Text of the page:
I read The Unfinished Work of Elizabeth D by Nichole Bernier almost as soon as it came out, after reading a book review in the Washington Post.
Summer vacation on Great Rock Island was supposed to be a restorative time for Kate, who’d lost her close friend Elizabeth in a sudden accident. But when she inherits a trunk of Elizabeth’s journals, they reveal a woman far different than the cheerful wife and mother Kate thought she knew.
Set in the anxious summer after the September 11th attacks, this story of two women—their friendship, their marriages, private ambitions and fears—considers the aspects of ourselves we show and those we conceal, and the repercussions of our choices.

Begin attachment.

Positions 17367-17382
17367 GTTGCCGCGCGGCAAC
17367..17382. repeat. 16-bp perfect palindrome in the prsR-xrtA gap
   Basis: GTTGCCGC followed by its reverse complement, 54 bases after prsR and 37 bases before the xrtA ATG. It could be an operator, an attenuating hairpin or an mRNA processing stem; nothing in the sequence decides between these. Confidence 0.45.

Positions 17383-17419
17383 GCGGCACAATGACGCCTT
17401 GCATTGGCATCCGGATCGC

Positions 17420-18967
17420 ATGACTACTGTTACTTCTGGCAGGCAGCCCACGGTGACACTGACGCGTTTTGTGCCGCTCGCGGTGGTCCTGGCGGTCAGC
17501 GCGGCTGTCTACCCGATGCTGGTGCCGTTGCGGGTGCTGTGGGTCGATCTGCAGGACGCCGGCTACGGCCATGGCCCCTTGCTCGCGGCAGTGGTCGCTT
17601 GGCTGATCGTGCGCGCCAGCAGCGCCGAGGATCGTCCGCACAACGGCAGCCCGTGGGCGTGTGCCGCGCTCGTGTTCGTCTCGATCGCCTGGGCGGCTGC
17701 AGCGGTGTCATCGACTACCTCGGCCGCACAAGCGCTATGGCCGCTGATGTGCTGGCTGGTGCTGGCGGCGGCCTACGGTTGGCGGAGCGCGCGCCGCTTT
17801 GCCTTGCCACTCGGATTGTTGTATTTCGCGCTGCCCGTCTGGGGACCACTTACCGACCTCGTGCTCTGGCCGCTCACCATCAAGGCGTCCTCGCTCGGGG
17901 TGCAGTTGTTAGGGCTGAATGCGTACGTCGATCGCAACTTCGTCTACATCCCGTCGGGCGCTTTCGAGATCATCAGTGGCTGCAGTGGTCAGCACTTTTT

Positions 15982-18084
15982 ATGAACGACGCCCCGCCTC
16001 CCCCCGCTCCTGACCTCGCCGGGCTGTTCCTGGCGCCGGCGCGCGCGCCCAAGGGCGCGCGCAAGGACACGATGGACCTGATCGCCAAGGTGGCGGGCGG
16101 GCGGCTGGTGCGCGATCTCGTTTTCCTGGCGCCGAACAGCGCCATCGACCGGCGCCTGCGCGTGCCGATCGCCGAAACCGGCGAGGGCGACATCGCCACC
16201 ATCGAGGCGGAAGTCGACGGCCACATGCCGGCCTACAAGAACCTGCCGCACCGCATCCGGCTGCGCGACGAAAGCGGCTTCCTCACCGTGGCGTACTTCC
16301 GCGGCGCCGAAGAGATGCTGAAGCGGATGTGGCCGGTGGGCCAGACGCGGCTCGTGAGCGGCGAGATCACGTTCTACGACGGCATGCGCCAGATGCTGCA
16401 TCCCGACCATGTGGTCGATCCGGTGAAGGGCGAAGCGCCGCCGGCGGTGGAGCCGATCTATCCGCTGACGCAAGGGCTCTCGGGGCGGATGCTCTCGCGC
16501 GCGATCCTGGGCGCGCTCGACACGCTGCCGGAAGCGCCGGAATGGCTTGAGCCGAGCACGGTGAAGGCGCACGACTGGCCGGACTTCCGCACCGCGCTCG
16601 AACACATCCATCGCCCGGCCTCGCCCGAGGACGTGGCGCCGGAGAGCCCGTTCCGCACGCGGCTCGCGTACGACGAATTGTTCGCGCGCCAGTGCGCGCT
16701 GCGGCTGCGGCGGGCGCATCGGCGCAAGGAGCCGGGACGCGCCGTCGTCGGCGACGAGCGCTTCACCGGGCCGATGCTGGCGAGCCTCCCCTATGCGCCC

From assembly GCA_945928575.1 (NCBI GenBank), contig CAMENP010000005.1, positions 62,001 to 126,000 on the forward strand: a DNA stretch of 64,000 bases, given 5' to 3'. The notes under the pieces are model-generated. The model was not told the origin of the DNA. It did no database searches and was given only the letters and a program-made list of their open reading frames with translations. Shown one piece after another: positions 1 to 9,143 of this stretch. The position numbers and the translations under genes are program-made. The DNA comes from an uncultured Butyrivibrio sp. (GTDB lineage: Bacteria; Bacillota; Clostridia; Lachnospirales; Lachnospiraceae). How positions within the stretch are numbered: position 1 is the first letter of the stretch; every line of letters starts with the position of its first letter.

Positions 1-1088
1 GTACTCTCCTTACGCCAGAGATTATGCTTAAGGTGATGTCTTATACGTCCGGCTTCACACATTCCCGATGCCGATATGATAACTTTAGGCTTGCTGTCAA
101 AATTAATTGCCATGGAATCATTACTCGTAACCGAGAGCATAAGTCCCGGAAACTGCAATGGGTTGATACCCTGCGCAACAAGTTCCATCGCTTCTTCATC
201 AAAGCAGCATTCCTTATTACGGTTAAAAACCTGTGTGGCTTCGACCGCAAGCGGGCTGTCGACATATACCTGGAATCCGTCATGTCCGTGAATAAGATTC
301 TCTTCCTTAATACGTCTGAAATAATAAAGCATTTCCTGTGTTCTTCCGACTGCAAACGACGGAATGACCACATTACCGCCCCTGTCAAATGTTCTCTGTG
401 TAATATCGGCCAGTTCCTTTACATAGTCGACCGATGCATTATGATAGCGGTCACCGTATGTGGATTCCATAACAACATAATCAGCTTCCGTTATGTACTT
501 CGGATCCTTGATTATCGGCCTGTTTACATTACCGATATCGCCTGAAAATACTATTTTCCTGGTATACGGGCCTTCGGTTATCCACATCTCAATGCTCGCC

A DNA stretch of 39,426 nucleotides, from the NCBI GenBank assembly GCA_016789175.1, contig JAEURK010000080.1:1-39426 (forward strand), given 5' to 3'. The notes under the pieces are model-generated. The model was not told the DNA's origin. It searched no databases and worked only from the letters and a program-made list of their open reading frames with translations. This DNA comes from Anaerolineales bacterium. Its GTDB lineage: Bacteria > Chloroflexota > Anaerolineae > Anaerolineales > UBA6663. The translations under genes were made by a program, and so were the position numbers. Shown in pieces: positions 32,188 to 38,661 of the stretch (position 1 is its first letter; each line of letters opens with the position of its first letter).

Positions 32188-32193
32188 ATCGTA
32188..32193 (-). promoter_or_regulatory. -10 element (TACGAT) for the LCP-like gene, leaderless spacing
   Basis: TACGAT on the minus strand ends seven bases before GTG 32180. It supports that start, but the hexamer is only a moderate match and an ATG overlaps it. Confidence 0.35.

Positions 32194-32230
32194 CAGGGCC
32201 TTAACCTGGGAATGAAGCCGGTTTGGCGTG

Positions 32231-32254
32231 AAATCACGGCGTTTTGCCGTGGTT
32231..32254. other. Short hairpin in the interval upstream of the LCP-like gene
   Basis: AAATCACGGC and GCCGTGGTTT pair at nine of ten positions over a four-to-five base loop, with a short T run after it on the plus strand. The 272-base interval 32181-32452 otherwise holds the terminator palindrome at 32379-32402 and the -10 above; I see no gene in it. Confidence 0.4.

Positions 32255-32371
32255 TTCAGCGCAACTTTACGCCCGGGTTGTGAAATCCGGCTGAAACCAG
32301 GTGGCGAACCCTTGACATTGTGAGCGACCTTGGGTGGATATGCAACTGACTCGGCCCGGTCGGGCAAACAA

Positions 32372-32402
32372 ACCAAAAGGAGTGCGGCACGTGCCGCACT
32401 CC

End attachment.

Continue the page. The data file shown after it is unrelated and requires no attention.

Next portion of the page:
I think this is a great premise for a book–who wouldn’t enjoy the guilty pleasure of reading someone else’s diary?
The book strikes a good balance between following Kate’s present and learning about Elizabeth’s past. Just like Kate rushed through her daily chores so she could get back to Elizabeth’s journals, I found myself looking forward to the end of my day, when I could read another chapter about both of them. The storyline touches on many personal and interpersonal issues, but it isn’t as heavy as the Amazon summary makes it sound.
If there is one theme I took away from this book, it is that we never really know someone else, just like we never fully expose ourselves to others. If we think someone else is judging us for our shortcomings, we probably are projecting our own issues on them, because they probably are too busy worrying about their own perceived faults to be judging us.
Do you keep a diary?